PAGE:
Canadian Forest Service Publications

Automated prediction of extreme fire weather from synoptic patterns in Northern Alberta, Canada. 2017. Lagerquist, R.; Flannigan, M.D.; Wang, X.; Marshall, G.A. Canadian Journal of Forest Research 47:1175-1183.

Year: 2017

Available from: Great Lakes Forestry Centre

Catalog ID: 38288

Language: English

CFS Availability: PDF (request by e-mail)

Available from the Journal's Web site.
DOI: 10.1139/cjfr-2017-0063

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Abstract

Wildfires burn an average of 2 million hectares per year in Canada, most of which can be attributed to only a few days of severe fire weather. These “spread days” are often associated with large-scale weather systems. We used extreme threshold values of three Canadian Fire Weather Index System (CFWIS) variables

the fine fuel moisture code (FFMC), initial spread index (ISI), and fire weather index (FWI) — as a proxy for spread days. Then we used self-organizing maps (SOMs) to predict spread days, with sea-level pressure and 500 hPa geopotential height as predictors. SOMs require many input parameters, and we performed an experiment to optimize six key parameters. For each month of the fire season (May–August), we also tested whether SOMs performed better when trained with only one month or with neighbouring months as well. Good performance (AUC of 0.8) was achieved for FFMC and ISI, while nearly good performance was achieved for FWI. To our knowledge, this is the first study to develop a machine-learning model for extreme fire weather that could be deployed in real time.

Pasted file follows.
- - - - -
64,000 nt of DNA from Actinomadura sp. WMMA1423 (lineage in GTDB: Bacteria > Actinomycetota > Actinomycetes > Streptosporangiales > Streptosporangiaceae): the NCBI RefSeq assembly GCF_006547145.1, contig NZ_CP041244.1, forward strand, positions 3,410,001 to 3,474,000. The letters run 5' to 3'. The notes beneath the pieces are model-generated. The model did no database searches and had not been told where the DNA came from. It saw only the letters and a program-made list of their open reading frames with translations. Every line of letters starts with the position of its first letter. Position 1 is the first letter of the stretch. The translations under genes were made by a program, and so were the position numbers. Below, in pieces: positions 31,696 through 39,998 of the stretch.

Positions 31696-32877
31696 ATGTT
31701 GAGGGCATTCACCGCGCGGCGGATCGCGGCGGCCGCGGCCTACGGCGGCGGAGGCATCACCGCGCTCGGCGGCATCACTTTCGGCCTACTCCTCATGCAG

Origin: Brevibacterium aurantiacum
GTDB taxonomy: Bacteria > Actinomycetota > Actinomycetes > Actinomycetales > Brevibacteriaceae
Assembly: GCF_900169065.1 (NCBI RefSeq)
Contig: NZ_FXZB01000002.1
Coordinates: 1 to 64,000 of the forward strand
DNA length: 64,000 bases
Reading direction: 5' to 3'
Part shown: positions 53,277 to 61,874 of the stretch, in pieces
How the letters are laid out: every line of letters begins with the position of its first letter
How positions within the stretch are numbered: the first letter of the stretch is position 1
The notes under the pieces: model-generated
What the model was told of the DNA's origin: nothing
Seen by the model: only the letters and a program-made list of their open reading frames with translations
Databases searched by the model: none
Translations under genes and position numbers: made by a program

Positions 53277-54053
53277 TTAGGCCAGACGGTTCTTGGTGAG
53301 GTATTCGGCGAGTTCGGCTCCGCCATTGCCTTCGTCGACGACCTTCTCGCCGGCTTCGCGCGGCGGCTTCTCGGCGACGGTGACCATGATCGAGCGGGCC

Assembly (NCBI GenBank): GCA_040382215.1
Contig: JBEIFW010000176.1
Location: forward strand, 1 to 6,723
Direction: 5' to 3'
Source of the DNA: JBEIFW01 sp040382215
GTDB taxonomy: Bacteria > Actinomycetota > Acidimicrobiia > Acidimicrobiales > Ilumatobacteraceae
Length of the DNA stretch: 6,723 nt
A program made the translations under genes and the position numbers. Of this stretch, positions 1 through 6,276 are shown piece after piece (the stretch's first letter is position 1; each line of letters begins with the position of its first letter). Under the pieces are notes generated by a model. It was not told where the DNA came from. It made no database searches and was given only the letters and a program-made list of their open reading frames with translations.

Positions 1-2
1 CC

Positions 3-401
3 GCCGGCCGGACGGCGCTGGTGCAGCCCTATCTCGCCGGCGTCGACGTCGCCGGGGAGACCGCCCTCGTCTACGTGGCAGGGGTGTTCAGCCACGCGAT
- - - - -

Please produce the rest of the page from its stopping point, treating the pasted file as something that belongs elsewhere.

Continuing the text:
Plain Language Summary

Wildfires burn an average of 2 million hectares per year in Canada, with most of the area burned attributed to only a few days of severe fire weather. These “spread days” are often associated with large-scale weather systems. We used extreme threshold values of three Canadian Fire Weather Index System (CFWIS) variables – the Fine Fuel Moisture Code (FFMC), Initial Spread Index (ISI) and Fire Weather Index (FWI) – as a proxy for spread days. Then we used self-organizing maps (SOMs) to predict spread days, with sea-level pressure and 500-hPa geopotential height as predictors. SOMs require many input parameters, and we performed an experiment to optimize six key parameters. For each month of the fire season (May-August), we also tested whether SOMs perform better when trained with only one month or with neighbouring months as well. Good performance (AUC of 0.8) was achieved for FFMC and ISI, while nearly good performance was achieved for FWI. To our knowledge, this is the first study to develop a machine-learning model for extreme fire weather that could be deployed in real-time.

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